leading with ‘we’ instead of ‘I’

We’ve all heard the adage “There’s no ‘I’ in team!” – but there can sometimes be a lot of “I” in leadership! (And I mean more than just the little one that is the second last letter!)

Of course, leadership by definition is often an individual or solo task. It’s the act of being ‘out in front’; the front bird in the geese formation, the pointy end of the arrow, the cutting edge, the trailblazer, the pioneer – all of these aspects of leadership are true and right. But more often than not, we find that our leadership plays out in teams and groups. There’s limited value in being the trailblazer if no one is actually then walking on that trail – and if you’re flying out the front of the geese formation and there’s no one else in the geese formation? You know what that makes you? That’s right, a goose!

The purpose of leadership is to take others somewhere they wouldn’t otherwise go. It’s to see things that are not yet and paint a picture in the imagination of others to inspire them towards future possibilities. It’s to champion gifts, skills and capacity in people that they might otherwise not have known they possessed and to lead them into actions, thought and influence that they might otherwise not have explored or experienced.

Language matters.

How we speak as leaders shapes the culture of our teams and contexts.

Here are some things that can happen when we use “we” instead of “I“.

  • We draw people in to realising their part in a broader movement; a greater purpose. We reinforce a culture of collaboration and team work. We allow others to feel part of activity and outcomes that they may not have even had direct involvement in. It generates energy and excitement around the bigger picture and grander vision.
  • We indicate that we’ve included other voices in our thought processes and decision making. It may be our spouse, parent or friend (as opposed to someone within our organisation or team) but it demonstrates a willingness to listen to other opinions and allow accountability to external input to refine and shape our actions.
  • We demonstrate the humility to share successes (that might actually be wholly ours) with our team. The idea might have been ours, the hours of preparation might have been ours, dealing with the obstacles and opposition might have been ours, but the win is the team’s. We also communicate an expectation of humility in others.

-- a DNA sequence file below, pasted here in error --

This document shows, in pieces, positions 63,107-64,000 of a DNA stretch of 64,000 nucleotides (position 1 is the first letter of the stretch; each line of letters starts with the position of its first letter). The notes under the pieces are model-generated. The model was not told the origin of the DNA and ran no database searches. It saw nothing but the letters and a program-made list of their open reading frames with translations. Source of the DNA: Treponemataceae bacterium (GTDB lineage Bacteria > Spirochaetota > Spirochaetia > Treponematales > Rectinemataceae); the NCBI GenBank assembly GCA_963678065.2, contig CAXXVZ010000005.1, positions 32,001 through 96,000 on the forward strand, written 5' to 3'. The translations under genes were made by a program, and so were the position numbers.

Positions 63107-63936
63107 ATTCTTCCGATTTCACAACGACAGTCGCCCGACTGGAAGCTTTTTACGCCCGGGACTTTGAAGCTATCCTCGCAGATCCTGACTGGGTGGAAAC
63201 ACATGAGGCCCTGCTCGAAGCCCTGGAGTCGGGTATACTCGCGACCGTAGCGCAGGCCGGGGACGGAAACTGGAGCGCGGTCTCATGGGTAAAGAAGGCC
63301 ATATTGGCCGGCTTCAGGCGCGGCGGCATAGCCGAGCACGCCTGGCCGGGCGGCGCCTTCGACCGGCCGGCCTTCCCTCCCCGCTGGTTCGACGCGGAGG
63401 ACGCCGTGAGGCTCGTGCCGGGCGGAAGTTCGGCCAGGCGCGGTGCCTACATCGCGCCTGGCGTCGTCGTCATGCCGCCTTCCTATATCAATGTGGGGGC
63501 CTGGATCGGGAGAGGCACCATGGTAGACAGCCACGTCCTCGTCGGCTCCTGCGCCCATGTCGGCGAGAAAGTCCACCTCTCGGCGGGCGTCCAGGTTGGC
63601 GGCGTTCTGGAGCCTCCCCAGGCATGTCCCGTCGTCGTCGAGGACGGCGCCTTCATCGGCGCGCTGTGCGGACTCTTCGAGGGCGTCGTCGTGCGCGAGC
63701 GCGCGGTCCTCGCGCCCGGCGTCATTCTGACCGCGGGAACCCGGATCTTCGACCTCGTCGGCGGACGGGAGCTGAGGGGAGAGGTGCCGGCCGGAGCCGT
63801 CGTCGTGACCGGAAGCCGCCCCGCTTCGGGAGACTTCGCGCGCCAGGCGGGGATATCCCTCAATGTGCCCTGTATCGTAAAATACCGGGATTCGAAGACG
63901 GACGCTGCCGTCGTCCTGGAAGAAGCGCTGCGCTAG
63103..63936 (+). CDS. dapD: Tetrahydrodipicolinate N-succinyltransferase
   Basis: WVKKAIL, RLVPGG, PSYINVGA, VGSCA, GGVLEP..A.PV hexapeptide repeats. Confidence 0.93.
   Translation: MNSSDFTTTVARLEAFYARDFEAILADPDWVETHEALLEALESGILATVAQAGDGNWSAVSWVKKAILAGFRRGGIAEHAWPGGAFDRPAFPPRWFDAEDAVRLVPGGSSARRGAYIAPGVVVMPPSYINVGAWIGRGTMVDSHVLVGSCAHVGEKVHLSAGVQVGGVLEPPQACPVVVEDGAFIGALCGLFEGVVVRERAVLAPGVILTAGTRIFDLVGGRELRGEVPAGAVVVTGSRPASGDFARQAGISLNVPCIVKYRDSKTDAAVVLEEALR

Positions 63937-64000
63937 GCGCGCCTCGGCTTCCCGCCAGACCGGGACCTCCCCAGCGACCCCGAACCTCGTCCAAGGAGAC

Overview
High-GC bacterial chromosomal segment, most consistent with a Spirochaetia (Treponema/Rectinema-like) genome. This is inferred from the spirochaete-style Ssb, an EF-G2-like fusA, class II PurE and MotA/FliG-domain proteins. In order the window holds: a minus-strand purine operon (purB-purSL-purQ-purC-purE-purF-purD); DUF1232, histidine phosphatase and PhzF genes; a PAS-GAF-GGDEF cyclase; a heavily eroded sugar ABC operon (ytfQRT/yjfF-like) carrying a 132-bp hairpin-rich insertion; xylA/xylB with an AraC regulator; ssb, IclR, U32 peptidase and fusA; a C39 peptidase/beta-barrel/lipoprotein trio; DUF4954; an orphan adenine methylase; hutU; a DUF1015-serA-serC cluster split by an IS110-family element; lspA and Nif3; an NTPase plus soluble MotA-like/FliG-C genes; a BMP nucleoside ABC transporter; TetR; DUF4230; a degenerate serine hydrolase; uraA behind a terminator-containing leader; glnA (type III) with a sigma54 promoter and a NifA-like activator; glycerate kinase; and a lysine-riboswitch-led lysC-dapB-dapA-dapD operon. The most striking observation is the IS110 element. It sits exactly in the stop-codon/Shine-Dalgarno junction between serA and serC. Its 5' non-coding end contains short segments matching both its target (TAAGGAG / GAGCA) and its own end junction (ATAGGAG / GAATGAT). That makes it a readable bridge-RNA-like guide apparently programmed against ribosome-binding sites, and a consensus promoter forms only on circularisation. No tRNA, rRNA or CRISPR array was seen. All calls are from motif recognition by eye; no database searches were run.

• We create a culture that handles failure in healthy ways. When we communicate a loss in the language of ‘we’, we show our teams that they can explore, innovate and experiment with confidence because we will all share in the loss. They don’t need to fear public correction or embarrassment. Review and recovery will be handled in a shared and sensitive way.
  • We keep a separation between policy, processes and decisions, and people and emotions. The language of ‘we’ draws on a corporate code; our agreed methods of working and interacting. It reminds others of the decisions we’ve made as an organisation that are guiding our choices rather than making it about personality.
  • We reduce the need for personal defensiveness – from ourselves and the team member. This is not me against you. No one is fighting for themselves in this conflict, process or project – we are on the same team.

It’s really important to note – this is not about deflecting personal responsibility when the responsibility is ours. It’s not an ‘out’ for taking ownership of decisions that are difficult for others to process or avoiding ownership of personal mistakes and shortfall. “I” is also necessary sometimes. But our tendency towards that language first can be unnecessarily distancing, hierarchical, and contrary to building healthy team culture.

Advertisements

Leave a Reply

Fill in your details below or click an icon to log in:

WordPress.com Logo

You are commenting using your WordPress.com account. Log Out /  Change )

Google+ photo

You are commenting using your Google+ account. Log Out /  Change )

Twitter picture

You are commenting using your Twitter account. Log Out /  Change )

Facebook photo

You are commenting using your Facebook account. Log Out /  Change )

Connecting to %s